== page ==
The Catholic Church celebrates today the solemnity of the Corpus Christi (or Corpus Domini), a feast celebrating the real presence of Jesus Christ in the sacrament of the Eucharist. According to the Catholic doctrine, in fact, the presence of Jesus in the Holy Communion is considered to be real and substantial - and not just symbolical or metaphorical, as many thinkers and Protestant Churches have often argued: during each Mass, in fact, the consecration of the host by the hands of ministrant would trigger the miracle of transubstantiation (from the Latin "trans-substantiam", "beyond substance"), thus actually turning the consecrated wine and bread into the blood and body of Christ.
The presence of Jesus in the Holy Communion is at the very base of many Eucharistic miracles, phenomena in which a consecrated host suddenly starts bleeding. An example of Eucharistic miracle is the Bleeding Host of Dijon, depicted in the illumination above as well as in several other manuscripts. According to tradition, the miracle would date back to 1430, when a woman living in Monaco received a stolen monstrance still containing the sacred host. As she tried to remove the host with the help of a knife, the wafer immediately started bleeding: when the blood had dried out, the host presented the imprinted image of Jesus sitting on a throne. Having learned about the miracle, Pope Eugene IV donated the host to Philip "the Good" of Borgogna, who ordered for a chapel to be built in Dijon for the wafer to be venerated. The devotion surrounding the host made so that the King of France himself decided to visit Dijon in 1505: it was on this occasion that, supposedly having received a miraculous healing thanks to the host, King Louis XII donated his very crown to be placed atop the reliquary.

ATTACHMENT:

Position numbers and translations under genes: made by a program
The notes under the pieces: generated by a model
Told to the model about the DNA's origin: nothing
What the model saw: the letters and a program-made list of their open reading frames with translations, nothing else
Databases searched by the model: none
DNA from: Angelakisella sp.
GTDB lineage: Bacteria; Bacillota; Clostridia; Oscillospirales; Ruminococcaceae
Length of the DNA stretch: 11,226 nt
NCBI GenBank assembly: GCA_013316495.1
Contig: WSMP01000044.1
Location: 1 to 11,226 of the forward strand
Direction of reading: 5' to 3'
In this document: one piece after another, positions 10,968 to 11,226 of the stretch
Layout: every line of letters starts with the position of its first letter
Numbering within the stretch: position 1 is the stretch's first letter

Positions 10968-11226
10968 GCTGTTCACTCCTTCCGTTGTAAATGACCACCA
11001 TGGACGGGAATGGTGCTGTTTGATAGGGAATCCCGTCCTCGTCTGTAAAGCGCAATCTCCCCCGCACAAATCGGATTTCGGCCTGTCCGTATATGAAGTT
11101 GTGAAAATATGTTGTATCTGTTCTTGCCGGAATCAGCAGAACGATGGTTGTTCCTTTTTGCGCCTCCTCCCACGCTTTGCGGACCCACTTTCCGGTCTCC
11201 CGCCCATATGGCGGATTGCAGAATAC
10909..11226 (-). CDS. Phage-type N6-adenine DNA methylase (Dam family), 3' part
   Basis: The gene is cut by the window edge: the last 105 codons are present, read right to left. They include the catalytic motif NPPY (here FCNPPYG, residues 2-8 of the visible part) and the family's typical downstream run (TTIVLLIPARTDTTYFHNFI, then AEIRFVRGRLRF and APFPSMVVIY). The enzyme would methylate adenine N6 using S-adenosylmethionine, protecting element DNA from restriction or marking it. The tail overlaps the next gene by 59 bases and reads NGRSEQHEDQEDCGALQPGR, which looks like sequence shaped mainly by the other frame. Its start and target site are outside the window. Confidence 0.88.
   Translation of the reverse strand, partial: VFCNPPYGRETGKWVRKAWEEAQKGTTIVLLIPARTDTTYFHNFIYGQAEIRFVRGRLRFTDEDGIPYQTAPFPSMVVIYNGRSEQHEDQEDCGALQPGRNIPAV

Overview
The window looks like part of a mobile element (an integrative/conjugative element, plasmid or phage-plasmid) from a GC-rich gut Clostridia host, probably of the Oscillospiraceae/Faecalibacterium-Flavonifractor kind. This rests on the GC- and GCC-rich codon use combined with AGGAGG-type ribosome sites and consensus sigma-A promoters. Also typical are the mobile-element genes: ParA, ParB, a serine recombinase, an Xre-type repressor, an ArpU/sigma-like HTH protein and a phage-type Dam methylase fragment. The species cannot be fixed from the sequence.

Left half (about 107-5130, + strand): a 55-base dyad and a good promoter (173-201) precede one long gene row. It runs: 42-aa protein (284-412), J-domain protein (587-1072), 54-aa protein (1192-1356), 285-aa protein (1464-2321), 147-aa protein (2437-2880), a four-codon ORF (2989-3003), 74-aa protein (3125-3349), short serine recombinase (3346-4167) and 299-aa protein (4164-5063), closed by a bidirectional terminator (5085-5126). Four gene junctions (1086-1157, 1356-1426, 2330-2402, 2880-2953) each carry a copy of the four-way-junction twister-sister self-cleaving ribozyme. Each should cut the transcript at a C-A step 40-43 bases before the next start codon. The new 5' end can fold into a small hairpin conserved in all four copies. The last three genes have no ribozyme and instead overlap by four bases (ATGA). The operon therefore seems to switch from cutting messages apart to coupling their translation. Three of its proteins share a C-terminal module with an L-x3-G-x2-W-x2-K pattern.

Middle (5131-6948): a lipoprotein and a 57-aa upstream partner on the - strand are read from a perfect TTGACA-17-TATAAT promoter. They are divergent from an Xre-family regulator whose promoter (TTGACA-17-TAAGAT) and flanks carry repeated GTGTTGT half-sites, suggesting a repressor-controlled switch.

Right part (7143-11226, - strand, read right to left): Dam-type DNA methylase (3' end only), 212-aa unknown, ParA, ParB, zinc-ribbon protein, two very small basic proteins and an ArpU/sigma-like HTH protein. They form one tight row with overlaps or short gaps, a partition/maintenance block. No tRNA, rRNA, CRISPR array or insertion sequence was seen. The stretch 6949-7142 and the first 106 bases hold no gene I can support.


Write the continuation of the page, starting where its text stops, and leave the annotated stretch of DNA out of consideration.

The Host of Dijon was preserved in the so-called Saint-Chapelle for a period of 350 years, after which it was moved to the church of Saint Michael in the same city. In February 1794, however, the winds of the Revolution caused the Dijon Commune to requisition the church and burn the sacred host.
"The Bleeding Host of Dijon", illumination from the "Hours of Ogier Bénigne", ms. W.291, f. 17v, ca. 1470-1480 (manuscript), 16th century (folio), The Walters Art Museum, Baltimore.
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